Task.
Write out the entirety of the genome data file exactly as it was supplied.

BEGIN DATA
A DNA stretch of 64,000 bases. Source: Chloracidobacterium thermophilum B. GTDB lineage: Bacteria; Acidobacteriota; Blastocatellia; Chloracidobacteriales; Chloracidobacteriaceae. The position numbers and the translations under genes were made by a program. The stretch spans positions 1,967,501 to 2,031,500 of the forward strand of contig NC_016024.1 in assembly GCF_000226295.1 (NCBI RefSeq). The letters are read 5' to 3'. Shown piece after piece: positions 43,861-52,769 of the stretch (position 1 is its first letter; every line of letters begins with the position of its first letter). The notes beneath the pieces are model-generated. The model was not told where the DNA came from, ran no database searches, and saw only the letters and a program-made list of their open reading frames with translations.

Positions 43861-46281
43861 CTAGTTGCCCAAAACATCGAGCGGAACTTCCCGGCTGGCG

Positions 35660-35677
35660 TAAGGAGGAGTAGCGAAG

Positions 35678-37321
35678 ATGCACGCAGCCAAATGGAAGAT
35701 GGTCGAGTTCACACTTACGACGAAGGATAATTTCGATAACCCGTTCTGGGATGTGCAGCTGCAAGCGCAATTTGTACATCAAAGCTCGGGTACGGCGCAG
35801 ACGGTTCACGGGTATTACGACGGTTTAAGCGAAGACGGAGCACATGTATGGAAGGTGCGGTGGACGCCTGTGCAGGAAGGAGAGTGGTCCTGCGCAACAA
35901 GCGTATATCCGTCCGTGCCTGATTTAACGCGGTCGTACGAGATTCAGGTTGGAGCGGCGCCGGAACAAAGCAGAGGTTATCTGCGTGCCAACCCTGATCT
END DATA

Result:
A DNA stretch of 64,000 bases. Source: Chloracidobacterium thermophilum B. GTDB lineage: Bacteria; Acidobacteriota; Blastocatellia; Chloracidobacteriales; Chloracidobacteriaceae. The position numbers and the translations under genes were made by a program. The stretch spans positions 1,967,501 to 2,031,500 of the forward strand of contig NC_016024.1 in assembly GCF_000226295.1 (NCBI RefSeq). The letters are read 5' to 3'. Shown piece after piece: positions 43,861-52,769 of the stretch (position 1 is its first letter; every line of letters begins with the position of its first letter). The notes beneath the pieces are model-generated. The model was not told where the DNA came from, ran no database searches, and saw only the letters and a program-made list of their open reading frames with translations.

Positions 43861-46281
43861 CTAGTTGCCCAAAACATCGAGCGGAACTTCCCGGCTGGCG

Positions 35660-35677
35660 TAAGGAGGAGTAGCGAAG

Positions 35678-37321
35678 ATGCACGCAGCCAAATGGAAGAT
35701 GGTCGAGTTCACACTTACGACGAAGGATAATTTCGATAACCCGTTCTGGGATGTGCAGCTGCAAGCGCAATTTGTACATCAAAGCTCGGGTACGGCGCAG
35801 ACGGTTCACGGGTATTACGACGGTTTAAGCGAAGACGGAGCACATGTATGGAAGGTGCGGTGGACGCCTGTGCAGGAAGGAGAGTGGTCCTGCGCAACAA
35901 GCGTATATCCGTCCGTGCCTGATTTAACGCGGTCGTACGAGATTCAGGTTGGAGCGGCGCCGGAACAAAGCAGAGGTTATCTGCGTGCCAACCCTGATCT